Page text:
The new commander of Russian forces in Ukraine made a rare acknowledgment of the pressures they are under from Ukrainian offensives to retake southern and eastern areas that Moscow claims to have annexed just weeks ago.
And in another sign of Russian concern about the situation on the ground eight months into its invasion, the Kremlin-installed chief of the strategic southern region of Kherson announced an "organised, gradual displacement" of civilians from four towns on the Dnipro River.
Russian forces in Kherson have been driven back by 20-30 km (13-20 miles) in the last few weeks and are at risk of being pinned against the western bank of the 2,200-kilometre-long (1,367-mile-long) Dnipro river that bisects Ukraine.
"The situation in the area of the 'Special Military Operation' can be described as tense," Sergei Surovikin, a Russian air force general named this month to take charge, told the state-owned Rossiya 24 television news channel.
On Kherson, Surovikin said: "The situation in this area is difficult. The enemy is deliberately striking infrastructure and residential buildings in Kherson."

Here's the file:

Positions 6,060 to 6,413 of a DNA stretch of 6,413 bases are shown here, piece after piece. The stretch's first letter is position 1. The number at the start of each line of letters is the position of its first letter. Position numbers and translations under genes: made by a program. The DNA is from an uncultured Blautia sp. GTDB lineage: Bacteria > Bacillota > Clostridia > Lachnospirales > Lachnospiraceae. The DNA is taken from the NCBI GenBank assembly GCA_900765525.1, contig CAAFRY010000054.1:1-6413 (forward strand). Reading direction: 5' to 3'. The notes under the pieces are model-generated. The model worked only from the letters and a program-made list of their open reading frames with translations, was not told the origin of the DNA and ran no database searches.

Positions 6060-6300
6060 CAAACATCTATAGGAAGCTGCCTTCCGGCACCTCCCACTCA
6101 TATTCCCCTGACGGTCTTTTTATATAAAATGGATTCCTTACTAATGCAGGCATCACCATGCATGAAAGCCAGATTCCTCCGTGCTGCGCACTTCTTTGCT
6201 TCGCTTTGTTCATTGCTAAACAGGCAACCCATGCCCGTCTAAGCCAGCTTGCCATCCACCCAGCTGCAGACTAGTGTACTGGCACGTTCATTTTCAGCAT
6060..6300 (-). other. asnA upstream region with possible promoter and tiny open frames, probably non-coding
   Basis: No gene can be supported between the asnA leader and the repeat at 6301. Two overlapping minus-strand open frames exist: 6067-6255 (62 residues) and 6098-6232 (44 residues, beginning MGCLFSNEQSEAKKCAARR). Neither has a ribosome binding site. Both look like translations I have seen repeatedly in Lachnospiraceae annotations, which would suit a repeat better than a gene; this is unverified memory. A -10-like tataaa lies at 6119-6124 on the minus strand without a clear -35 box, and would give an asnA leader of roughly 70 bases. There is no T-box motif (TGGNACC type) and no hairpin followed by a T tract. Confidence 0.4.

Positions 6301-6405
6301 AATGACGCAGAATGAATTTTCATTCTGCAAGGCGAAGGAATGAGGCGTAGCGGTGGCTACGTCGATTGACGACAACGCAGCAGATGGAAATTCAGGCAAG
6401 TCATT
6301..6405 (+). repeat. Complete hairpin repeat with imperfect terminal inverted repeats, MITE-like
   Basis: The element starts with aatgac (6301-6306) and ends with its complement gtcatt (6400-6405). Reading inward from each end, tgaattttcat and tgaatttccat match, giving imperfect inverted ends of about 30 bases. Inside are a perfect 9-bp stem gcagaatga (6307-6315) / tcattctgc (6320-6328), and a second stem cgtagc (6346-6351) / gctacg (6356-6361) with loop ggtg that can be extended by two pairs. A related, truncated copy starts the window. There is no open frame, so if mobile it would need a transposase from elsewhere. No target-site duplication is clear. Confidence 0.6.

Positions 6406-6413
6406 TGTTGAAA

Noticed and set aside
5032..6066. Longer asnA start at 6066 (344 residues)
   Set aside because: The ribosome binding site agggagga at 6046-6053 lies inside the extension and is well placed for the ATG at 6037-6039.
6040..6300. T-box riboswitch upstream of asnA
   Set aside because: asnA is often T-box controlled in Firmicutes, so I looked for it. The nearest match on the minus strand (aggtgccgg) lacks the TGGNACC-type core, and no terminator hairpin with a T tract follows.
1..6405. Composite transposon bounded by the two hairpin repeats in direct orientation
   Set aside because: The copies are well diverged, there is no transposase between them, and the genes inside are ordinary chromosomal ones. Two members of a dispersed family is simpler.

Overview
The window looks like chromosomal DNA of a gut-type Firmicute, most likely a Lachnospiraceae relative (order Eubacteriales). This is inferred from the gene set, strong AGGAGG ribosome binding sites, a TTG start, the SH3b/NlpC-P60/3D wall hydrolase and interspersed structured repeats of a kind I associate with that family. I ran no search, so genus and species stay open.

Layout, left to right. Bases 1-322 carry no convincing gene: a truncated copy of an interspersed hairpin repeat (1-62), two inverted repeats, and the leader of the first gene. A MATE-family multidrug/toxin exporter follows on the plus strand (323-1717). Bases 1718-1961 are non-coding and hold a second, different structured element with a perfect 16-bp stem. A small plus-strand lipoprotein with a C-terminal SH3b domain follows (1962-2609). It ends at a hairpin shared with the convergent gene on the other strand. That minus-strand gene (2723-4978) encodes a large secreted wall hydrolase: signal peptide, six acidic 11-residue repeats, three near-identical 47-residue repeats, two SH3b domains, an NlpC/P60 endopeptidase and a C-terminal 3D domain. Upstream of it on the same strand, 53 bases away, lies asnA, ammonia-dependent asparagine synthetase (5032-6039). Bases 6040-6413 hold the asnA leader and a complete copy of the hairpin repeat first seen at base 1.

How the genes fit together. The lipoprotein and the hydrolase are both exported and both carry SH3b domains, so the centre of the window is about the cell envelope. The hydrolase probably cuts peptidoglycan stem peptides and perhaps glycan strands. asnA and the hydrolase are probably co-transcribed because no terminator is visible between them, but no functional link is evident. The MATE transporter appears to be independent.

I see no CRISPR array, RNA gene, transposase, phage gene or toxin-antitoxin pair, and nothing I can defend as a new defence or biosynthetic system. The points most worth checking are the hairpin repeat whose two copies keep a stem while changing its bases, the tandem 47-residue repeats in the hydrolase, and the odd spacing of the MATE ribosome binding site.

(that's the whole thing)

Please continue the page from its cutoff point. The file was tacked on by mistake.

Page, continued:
Both Ukraine and Russia have denied targeting civilians, although Kyiv has accused Moscow's forces of war crimes.
Russian President Vladimir Putin ordered what he calls a "special military operation" on Feb. 24 because he said he wanted to ensure Russian security and protect Russian-speakers in Ukraine. Ukraine and its allies accuse Moscow of an unprovoked war to grab territory from its pro-Western neighbour.
Russian troop positions in Kupiansk and Lyman in eastern Ukraine and the area between Mykolaiv and Kryvyi Rih in Kherson province were cited by Surovikin as under continuous attack.
He appeared to concede that there was a danger of Ukrainian forces advancing towards the city of Kherson, which lies near the mouth of the Dnipro on the west bank, and is hard for Russia to resupply from the east because the main bridge across the Dnipro has been badly damaged by Ukrainian bombing.
Russia captured the city largely unopposed in the early days of the invasion, and it remains the only major Ukrainian city that Moscow's forces have seized intact.